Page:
The following are some select stories from my time at The Daily Cardinal. You can also find all of my stories here. (Of course, all stories © The Daily Cardinal)
While at the Cardinal, I also Co-Created and Co-Produced CardinalCast, a weekly podcast covering the latest news and events. Here is one example of our CardinalCast podcast.
Doyle, Cieslewicz lead chorus of anti-tobacco feeling at ‘Smokeout’
By: Mike Ewing /The Daily Cardinal – November 17, 2006
As part of its 30th annual “Great American Smokeout,” the American Cancer Society honored Gov. Jim Doyle and 15 other lawmakers, doctors and leaders from Wisconsin for their continuing efforts to promote tobacco control and awareness Thursday.
In his first public appearance since celebrating his re-election, Doyle said in his acceptance speech that he would love to sign a statewide smoking ban. “To me this is an issue of how quickly we are going to move in the clear direction that history is moving, and the quicker we can move in that direction, the more lives we’re going to save, and the more kids we’re going to allow to grow up in a way that they have good, strong, healthy lives,” Doyle said.
The awards ceremony, taking place in the drawing room of the Governor’s Mansion, began with the playing of an old Flintstones cartoon. A black and white Fred and Barney leaned up against their home, watching Wilma and Betty do all the chores while discussing the finer points of Winston cigarettes.
“Winston tastes good, like cigarettes should,” Fred Flintstone sang, taking a puff from his long, black and white cigarette.
Careen Wild, director of Development at the UW Comprehensive Cancer Center said that the Flintstones cartoon illustrated how far those fighting against tobacco use have come.
“America now has more former smokers than current smokers and with per capita smoking at its lowest level since World War II, lung cancer rates are finally starting to slip,” she said.
The American Cancer Society honored Doyle for his public fight against tobacco use. This fight began while he was attorney general of Wisconsin in 1998, when he helped prosecute a $206 billion dollar suit against tobacco companies.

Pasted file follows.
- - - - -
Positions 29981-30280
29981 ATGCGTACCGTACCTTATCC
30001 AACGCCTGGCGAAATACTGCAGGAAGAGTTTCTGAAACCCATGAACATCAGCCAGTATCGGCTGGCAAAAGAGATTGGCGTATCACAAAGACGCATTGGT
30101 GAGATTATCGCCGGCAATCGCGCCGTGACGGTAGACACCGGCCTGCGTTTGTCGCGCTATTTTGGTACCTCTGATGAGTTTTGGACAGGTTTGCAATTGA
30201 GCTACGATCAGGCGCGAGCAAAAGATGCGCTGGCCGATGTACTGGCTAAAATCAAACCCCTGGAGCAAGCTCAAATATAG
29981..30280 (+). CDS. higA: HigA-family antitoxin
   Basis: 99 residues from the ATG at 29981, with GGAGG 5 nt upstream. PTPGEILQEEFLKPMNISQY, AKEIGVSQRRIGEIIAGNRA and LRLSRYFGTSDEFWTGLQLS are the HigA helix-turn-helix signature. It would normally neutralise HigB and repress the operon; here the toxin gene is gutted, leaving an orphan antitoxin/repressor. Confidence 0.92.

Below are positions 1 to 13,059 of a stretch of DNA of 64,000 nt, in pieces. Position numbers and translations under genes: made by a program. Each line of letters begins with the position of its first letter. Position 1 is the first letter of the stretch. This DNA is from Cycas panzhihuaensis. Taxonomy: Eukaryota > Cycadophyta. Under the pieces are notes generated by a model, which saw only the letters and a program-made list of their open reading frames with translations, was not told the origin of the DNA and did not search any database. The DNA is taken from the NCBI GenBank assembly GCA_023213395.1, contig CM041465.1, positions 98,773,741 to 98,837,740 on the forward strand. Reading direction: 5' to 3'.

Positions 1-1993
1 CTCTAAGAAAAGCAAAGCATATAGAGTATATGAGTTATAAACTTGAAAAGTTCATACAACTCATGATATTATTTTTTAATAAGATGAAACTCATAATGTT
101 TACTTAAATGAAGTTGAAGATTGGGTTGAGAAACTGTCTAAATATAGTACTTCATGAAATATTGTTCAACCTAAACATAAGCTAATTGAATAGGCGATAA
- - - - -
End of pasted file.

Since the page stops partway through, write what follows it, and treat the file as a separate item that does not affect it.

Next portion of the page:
Since then, Doyle signed a bill banning smoking in all state office buildings and established a “Tobacco-free Wisconsin” campaign. The campaign aims to prevent young smokers from starting and to convince current smokers to quit.
Other lawmakers, including Madison Mayor Dave Cieslewicz, were honored for similar efforts, including Madison’s smoking ban, enacted in the summer of 2005, to combat smoking. Milwaukee Ald. Joe Davis was honored for his efforts to pass legislation banning smoking in all public places in Milwaukee.
“We want to make sure that we move forward to promote the health of everybody to give the new generation the opportunity to grow up with some hope,” Davis said.
By: Mike Ewing /The Daily Cardinal – December 7, 2005
Wisconsin’s designation as the ’Worst Place in the Nation to be Black’ by an online newspaper prompted members of the Wisconsin state Legislature to formally ask Gov. Jim Doyle Tuesday to form a task force to address the issue.
The article was published in The Black Commentator on July 14, 2005, granting Wisconsin the title based on the disproportionate incarceration of blacks in the state. Comparing the percentage of the black population in prison to the percentage of the white population in prison, it found blacks in Wisconsin went to prison ’at a rate 11.6 times higher than whites.’
While this proportion is equal to the proportion in Iowa, the article said Wisconsin was worse because a greater percentage of the black community was in prison. ’Just over four percent of black Wisconsin, including the very old and the very young of both sexes, are behind bars,’ it said.
Pamela Oliver, chair of the UW-Madison Sociology Department, studied the difference in incarceration rates and said Wisconsin became worse than other states when the disparity ’kept rising in the late 80s while other places leveled off.’
According to Oliver, the escalation in the disparity resulted from the war on drugs. While the use rates are similar between blacks and whites, Oliver said the difference emerges when blacks are disproportionately sentenced to prison for drug crimes. ’The disparity ratio of going to prison for a drug charge for 18-to-19-year-olds was basically 70 to one,’ she said.
This article spurred action amongst legislators when state Rep. Spencer Black, D-Madison, received it from one of his constituents. Black said it inspired him to approach state Rep. Tamara Grigsby, D-Milwaukee, about co-authoring a letter to Doyle requesting a task force be formed to investigate the issue.
Grigsby agreed, saying the root causes of disproportionate incarceration needs to be investigated. ’It’s way too simplistic to say that certain groups commit more crimes,’ she said. ’It’s about police practices and criminal practices that contribute to it.’
The letter authored by the two representatives and containing the signatures of 16 other members of the legislature will be delivered to the governor’s office Tuesday. The letter claims a task force is necessary because the disparity causes bad publicity and directly relates to the other disparities faced by the black community.
According to Black, the task force could help solve the problem. ’We have to look at the social causes, but we also have to evaluate fairly whether the criminal justice code and the criminal justice system impact disproportionately on African-Americans,’ he said.